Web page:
Synonyms for trotski or Related words with trotski

pandov              kudinov              kereselidze              olexiy              kovshov              ihnatenko              letnicov              shipilov              ivakin              yarkin              strizhakov              kondov              regec              tuychiev              dgebuadze              chervyhkov              dojcinovski              sudnik              evgrafovich              teplykh              tsirek              raychev              lukashevych              kocman              rudyk              cherepovsky              surchadzhiev              pasichnyk              makhov              raicea              trendafilov              corbea              anichkin              sivakov              khomukha              snitko              novikau              slabakov              ivanavich              konstantyn              lyuboslavskiy              simanovich              yastrebov              tagscherer              talashko              borichev              marijus              rybalka              fazlija              chatalov             

Examples of "trotski"
Trotski, Trotskiy, Trotsky or Trotskiy may refer to:
Ivan Trotski (, ; born 27 May 1976 in Hrodna) is a Belarusian race walker.
Rafail Abramovich, a prominent Menshevik in exile in Berlin, helped to mobilise Western socialist and labour support for the persecuted economists. At a rally in Berlin, organised by the SPD, he denied there was an underground Menshevik organisation that existed in the Soviet Union. Leon Trotski also commented on the trial, condemning both Stalin as the Mensheviks.
In the 1990s Volkoff published "Le Bouclage" (1990), a novel about the insecurity of large cities, and "La Trinité du Mal ou réquisitoire pour servir au procès posthume de Lénine, Trotski et Staline" ("The Trinity of Evil, or an indictment for the posthumous trial of Lenin, Trotsky and Stalin") (1991).
The surname Trotsky, Trotskiy, or Trotski is a toponymic surname derived from the Polish name Troki of the Lithuanian city of Trakai, literally meaning "of Troki" or "from Troki". It may be either the Russified form of the Polish noble name Trocki or a Jewish toponymic surname.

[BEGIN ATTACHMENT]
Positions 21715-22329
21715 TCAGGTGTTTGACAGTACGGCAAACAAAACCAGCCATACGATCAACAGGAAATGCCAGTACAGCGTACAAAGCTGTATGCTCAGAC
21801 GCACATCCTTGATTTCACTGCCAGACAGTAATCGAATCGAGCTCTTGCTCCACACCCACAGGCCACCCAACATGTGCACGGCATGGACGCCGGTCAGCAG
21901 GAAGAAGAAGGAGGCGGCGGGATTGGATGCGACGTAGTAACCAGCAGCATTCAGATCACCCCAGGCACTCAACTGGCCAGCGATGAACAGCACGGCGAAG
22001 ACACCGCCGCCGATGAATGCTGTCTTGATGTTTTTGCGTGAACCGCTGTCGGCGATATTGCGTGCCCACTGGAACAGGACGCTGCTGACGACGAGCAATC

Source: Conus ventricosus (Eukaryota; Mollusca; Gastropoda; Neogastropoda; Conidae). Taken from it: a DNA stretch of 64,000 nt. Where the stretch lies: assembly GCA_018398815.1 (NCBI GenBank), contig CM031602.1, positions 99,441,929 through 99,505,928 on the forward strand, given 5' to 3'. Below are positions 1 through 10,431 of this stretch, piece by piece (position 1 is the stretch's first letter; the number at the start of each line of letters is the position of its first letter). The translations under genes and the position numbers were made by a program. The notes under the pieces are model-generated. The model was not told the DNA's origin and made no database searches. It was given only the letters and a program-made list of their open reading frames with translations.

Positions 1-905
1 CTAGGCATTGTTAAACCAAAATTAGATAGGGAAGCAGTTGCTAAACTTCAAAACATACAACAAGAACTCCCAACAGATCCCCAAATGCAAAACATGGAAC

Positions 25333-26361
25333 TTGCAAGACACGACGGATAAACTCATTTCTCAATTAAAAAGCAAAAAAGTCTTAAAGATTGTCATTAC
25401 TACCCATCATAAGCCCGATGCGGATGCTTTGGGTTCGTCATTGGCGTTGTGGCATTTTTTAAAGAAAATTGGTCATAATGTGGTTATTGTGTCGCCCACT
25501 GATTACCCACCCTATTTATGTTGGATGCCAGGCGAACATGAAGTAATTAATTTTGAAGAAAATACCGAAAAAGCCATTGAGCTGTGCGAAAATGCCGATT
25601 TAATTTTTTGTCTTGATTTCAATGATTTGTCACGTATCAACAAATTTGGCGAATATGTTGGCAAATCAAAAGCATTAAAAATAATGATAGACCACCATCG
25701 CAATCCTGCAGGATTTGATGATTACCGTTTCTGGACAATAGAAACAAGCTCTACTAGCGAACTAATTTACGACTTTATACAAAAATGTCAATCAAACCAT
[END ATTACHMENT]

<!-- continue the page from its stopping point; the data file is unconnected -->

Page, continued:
According to Lidiya Ginzburg, a somewhat similar phrase in Russian was used by Viktor Shklovsky in the early 1920s during his polemics with Leon Trotski (the Head of the Red Army) and the Bolshevik establishment about the "formalism in poetry". Shklovsky said: "You have the Army and Navy, while we are only four people!" referring to himself, Roman Jakobson, and Boris Eikhenbaum. The phrase alluded to the famous saying attributed to the Tsar Alexander III of Russia (1881-1894): "Russia has only two allies: its Army and Navy." In America, Max Weinreich and Roman Jakobson maintained correspondence on linguistics and the Russian culture. Jakobson also wrote a preface for the "College Yiddish" textbook by Uriel Weinreich.
After Darius's death in Paris, in 1993, Duncan MacLeod returned to Seacouver to learn more about the Watchers, and the Hunters. His investigation led him to Joe Dawson, a Watcher, who had no alternative but to tell him who they were. To exemplify the Watchers' knowledge, Dawson showed Duncan his fellow Clansman Connor's, the Kurgan's, and his own personal databases. Among other Immortals listed as being slain by the Kurgan in this database were Ivan Trotski and Flavio Parocchi. In contrast to the Kurgan's background in the film continuity, the series portrays the Kurgan as being much younger, having received his immortality in 1453 (according to the screen display that Joe shows Duncan). According to Dawson, Connor MacLeod did the world "a big favor" by killing the Kurgan.